As always, we have many miles yet to cover and many sights yet to see. We are all feeling well, with only small aches affecting our usual fun-loving attitudes. Those aches are simply from the fact that we walk as many as 12 - 14 hours per day sometimes, and cover 20 - 29 miles on a given day. Anyone’s feet would feel that. But the reality of those aches is that they simply help us to feel alive and we accept them in stride by caring for our bodies as we go. We appreciate the support we receive with all of our hearts and we are doing our best to fulfill our self-given duties upon this journey in honor of that support.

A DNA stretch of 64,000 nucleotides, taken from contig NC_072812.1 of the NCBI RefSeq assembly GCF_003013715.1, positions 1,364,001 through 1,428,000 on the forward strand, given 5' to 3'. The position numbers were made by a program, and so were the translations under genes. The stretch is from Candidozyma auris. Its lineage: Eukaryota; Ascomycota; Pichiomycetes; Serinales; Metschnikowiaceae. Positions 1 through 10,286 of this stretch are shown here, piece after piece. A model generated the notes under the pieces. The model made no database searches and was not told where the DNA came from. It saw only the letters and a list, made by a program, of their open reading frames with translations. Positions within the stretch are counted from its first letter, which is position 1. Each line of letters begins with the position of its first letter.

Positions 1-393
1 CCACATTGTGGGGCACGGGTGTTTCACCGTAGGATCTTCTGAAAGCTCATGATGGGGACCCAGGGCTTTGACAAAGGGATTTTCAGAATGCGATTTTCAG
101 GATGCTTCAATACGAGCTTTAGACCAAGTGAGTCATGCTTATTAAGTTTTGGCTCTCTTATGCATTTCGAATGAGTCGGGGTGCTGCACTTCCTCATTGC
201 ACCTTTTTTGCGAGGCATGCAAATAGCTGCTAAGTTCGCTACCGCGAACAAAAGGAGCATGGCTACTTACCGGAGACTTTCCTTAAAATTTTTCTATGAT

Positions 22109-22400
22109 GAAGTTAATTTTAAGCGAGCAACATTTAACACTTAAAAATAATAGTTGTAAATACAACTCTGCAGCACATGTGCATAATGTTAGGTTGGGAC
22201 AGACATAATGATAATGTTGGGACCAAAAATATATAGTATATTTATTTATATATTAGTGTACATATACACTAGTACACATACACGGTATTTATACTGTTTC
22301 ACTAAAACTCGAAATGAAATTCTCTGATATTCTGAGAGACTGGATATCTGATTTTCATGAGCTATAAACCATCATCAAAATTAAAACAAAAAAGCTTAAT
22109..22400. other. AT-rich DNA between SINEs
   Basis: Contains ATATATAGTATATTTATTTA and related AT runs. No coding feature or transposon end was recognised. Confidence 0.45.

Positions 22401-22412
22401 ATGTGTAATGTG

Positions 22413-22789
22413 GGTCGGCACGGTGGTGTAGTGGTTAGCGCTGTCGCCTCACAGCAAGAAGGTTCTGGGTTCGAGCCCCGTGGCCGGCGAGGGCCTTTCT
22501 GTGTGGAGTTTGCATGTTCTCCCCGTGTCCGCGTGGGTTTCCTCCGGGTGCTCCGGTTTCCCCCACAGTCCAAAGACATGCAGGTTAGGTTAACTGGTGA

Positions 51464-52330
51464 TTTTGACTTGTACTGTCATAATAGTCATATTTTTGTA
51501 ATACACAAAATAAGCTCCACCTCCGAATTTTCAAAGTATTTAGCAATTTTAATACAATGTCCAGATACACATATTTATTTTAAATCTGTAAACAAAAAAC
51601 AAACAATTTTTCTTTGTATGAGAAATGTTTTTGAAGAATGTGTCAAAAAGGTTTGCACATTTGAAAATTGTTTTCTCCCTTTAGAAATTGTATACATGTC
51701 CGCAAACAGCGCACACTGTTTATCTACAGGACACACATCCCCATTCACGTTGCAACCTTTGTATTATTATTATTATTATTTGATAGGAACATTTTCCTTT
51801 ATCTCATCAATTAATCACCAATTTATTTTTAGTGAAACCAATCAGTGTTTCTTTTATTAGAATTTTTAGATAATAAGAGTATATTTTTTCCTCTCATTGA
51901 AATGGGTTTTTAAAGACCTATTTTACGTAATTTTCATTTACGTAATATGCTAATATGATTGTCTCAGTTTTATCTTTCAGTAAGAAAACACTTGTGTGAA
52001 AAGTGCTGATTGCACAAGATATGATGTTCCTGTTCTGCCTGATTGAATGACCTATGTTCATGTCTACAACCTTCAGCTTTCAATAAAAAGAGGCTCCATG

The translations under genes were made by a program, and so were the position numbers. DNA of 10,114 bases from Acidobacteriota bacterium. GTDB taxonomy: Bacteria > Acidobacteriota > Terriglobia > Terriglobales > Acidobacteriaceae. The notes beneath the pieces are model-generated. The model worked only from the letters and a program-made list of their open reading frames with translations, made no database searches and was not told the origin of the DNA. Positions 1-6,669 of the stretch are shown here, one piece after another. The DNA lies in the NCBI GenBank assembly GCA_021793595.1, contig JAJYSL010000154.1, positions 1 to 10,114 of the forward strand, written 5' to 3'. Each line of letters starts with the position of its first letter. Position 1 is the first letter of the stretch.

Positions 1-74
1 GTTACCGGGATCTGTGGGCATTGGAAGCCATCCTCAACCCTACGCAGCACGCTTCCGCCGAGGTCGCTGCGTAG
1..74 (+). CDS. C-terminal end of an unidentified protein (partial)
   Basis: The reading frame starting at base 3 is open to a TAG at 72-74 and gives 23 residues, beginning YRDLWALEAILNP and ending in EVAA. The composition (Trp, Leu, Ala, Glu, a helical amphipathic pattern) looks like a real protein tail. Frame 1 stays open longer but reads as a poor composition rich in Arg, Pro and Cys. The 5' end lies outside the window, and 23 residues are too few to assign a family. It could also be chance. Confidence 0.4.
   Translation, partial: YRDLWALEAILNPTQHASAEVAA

“Take time by the forelock. Now or never. You must live in the present, launch yourself on every wave, find your eternity in each moment. Fools stand on their island opportunities and look toward another land. There is no other land; there is no other life but this, or the like of this.” - Henry David Thoreau

Mahalo and aloha, Spice.


  1. What a great experience you guys are having, keep living in the moment!

  2. Great post and great pictures ... I love the trail pictures. Doesn't even look like planet earth. Keep it up guys, we are all proud of your persistence, positive attitude and collective wisdom.

    God continue to bless each of you! (and through you, those you meet on the trail)